Hell hath no fury like a clerk challenged. Anyone constrained to deal with bureaucracy learns this lesson early or learns to spend untold hours waiting, usually only to be told to come back another day to wait some more. Lawyers, in constant need of the kindness of clerks, come to realize this very quickly.
Even so, there are times when no amount of sweet talk, no amount of sincere kindness, and certainly no amount of bluff, is going to change an unfortunate but immutable fact: the clerk neglected to do something that caused significant and clear harm. Matt Brown in Tempe found himself in this unenviable position.
Brown’s client was stopped for a DUI in the evil Arizona town of Gilbert, where a blood draw was taken and, as is their local way, summons supposedly sent in the mail after the results come back.
That was my client’s situation when we set up an initial consultation. I filed my notice of appearance as soon as he hired me, and when I called the court that day to see if a complaint had been filed, the lady said they had already issued a warrant for his arrest because he missed his court date. The hearing had apparently been set for the day before. She tried to comfort me by explaining that the judge had just received my notice of appearance and would be quashing the warrant and setting a pretrial conference. She insisted the court had sent my client notice of the hearing he missed.
The client said he received nothing. Maybe not. Maybe it was lost in the mail. Maybe it will show up in a few years. Serving a summons for a criminal case by mail, if allowed at all, is a horrible idea for just this reason. Absent in hand service, there is no adequate assurance that a court has acquired personal jurisdiction. That, unfortunately, isn’t enough to prevent a court from acting, such as issuing a bench warrant.
But see what the clerk did? The judge will quash the warrant. No harm, no foul, as far as she was concerned. Mind you, it likely didn’t occur to her that should the defendant be arrested again, he might have a warrant history, justifying the imposition of bond to hold him so he doesn’t flee again.
But in the evil town of Gilbert, there was another outcome that didn’t concern the clerk.
Because he thought the problem was solved, the license suspension notice he eventually received from the MVD was that much more irritating. Confused, I called the MVD and found out the Gilbert court had reported his failure to appear to the MVD, which resulted in a license suspension.
The very efficient, at least at the fun parts of the job, clerk apparently did her job in notifying the department of motor vehicles of the warrant, and the MVD complied with the law and suspended his license.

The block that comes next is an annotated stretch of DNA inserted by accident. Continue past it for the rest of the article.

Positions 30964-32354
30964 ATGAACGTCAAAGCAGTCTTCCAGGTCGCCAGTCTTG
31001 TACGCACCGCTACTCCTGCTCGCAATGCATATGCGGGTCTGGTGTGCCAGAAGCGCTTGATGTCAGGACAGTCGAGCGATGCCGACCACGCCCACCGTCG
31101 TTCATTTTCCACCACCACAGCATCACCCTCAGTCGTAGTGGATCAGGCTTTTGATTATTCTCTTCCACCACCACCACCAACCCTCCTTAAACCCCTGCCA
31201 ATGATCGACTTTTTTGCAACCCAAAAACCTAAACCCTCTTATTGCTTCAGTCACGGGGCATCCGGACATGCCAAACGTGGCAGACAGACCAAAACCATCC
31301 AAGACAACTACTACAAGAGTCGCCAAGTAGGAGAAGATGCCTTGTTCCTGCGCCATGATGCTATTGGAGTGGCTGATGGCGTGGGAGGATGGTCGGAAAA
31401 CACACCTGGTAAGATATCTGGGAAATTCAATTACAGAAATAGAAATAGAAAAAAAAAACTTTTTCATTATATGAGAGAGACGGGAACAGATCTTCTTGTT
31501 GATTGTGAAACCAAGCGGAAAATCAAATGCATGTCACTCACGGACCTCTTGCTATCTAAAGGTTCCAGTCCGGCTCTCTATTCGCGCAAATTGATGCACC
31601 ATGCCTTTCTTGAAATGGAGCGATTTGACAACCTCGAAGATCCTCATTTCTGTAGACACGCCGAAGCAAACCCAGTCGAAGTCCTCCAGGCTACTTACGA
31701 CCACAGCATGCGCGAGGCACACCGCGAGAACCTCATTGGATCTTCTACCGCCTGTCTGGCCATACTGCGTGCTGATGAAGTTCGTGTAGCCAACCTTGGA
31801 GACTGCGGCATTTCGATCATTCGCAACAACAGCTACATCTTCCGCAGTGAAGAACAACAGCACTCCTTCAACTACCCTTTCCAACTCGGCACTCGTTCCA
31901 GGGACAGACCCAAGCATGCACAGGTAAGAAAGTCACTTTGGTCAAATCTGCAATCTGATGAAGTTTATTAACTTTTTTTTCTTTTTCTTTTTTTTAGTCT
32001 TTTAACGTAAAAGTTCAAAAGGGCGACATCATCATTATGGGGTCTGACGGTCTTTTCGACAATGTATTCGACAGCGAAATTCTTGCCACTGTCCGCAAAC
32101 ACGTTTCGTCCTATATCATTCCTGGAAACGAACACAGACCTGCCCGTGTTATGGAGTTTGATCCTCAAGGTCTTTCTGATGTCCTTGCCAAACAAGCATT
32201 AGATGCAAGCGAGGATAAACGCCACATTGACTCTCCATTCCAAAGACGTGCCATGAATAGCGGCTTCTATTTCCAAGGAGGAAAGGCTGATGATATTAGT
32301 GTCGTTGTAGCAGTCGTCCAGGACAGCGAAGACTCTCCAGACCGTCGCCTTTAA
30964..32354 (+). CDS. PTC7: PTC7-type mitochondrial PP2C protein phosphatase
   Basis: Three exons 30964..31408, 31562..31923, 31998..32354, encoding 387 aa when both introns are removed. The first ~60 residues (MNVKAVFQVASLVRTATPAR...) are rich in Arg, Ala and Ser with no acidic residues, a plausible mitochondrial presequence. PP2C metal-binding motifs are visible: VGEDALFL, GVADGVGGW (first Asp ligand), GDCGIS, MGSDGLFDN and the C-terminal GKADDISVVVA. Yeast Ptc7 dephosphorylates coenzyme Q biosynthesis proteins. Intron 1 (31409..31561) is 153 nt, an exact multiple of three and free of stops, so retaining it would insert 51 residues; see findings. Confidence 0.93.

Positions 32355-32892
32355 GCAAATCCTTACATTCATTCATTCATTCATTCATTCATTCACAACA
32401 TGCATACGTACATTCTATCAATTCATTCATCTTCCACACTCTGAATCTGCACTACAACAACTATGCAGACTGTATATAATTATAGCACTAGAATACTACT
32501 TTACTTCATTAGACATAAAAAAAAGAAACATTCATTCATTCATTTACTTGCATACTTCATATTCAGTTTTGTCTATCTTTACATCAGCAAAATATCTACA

I called the court again and explained the situation. To say that the woman on the phone lacked empathy would fail to do justice to her impressively hostile attitude toward me and my client. She said my client would have to wait until the next court hearing before they would report to the MVD and end the suspension. That hearing was weeks away. I told her my client never received anything, and she insisted again that they sent notice.
Two related problems appeared simultaneously. First, the system is designed to create ways to accomplish its own dedicated goals, such as suspending the license of drivers who fail to appear. The system assumes that it can never be wrong, and therefore neglects to include a process to undo its mistakes.
Second, clerks are never wrong.
When a judge is wrong, whether in a hotly contested, deeply nuanced legal ruling or an off-the-rails totally outrageous ultra vires failure to honor the law, there is an appeal. It’s not much of a solution, but at least it provides a process to challenge a wrongful decision. But you can’t appeal the clerk.
You can complain to the judge about something the clerk did, but that’s tantamount to committing suicide. The judges rely on the kindness of the clerk too, especially in small town courts. Double especially in small town courts where they tend to make up their own rules and procedures, and the clerk is the person who makes the wheels of justice grind if they’re to grind at all.
Should a judge rebuke a clerk, she will learn their relative importance to the system swiftly, as her charmed robed life is turned to misery. No, judges do not challenge clerks if they know what’s good for them.
When I pointed out they had yet to mail me notice of the next date despite saying they would and that I only knew about the first hearing, the suspension, and the new hearing because I called and asked, her attitude got worse. It was hard to believe that was even possible, but it happened. She said there was nothing I could do to get my client’s license back. The court would not consider a motion to notify the MVD, and I could file a motion to accelerate the next hearing, but the court would deny it.
Note that it’s the clerk informing the lawyer of what the judge will rule. No sane lawyer would doubt that she’s correct. The judge knows who butters her bread, and the clerk knows that she can state, with certainty, the outcome of any attempt to make her look bad.
And anyway, what’s the big deal about a client, a professional, deprived of the “privilege” of driving for weeks, more likely months by the time the clerks are done with him, over a bench warrant for failure to appear for a hearing about which he was never told? It’s just a prelude to his conviction anyway, because the cops who arrested him certainly wouldn’t have done so if he wasn’t guilty anyway. Cops and clerks are usually friends.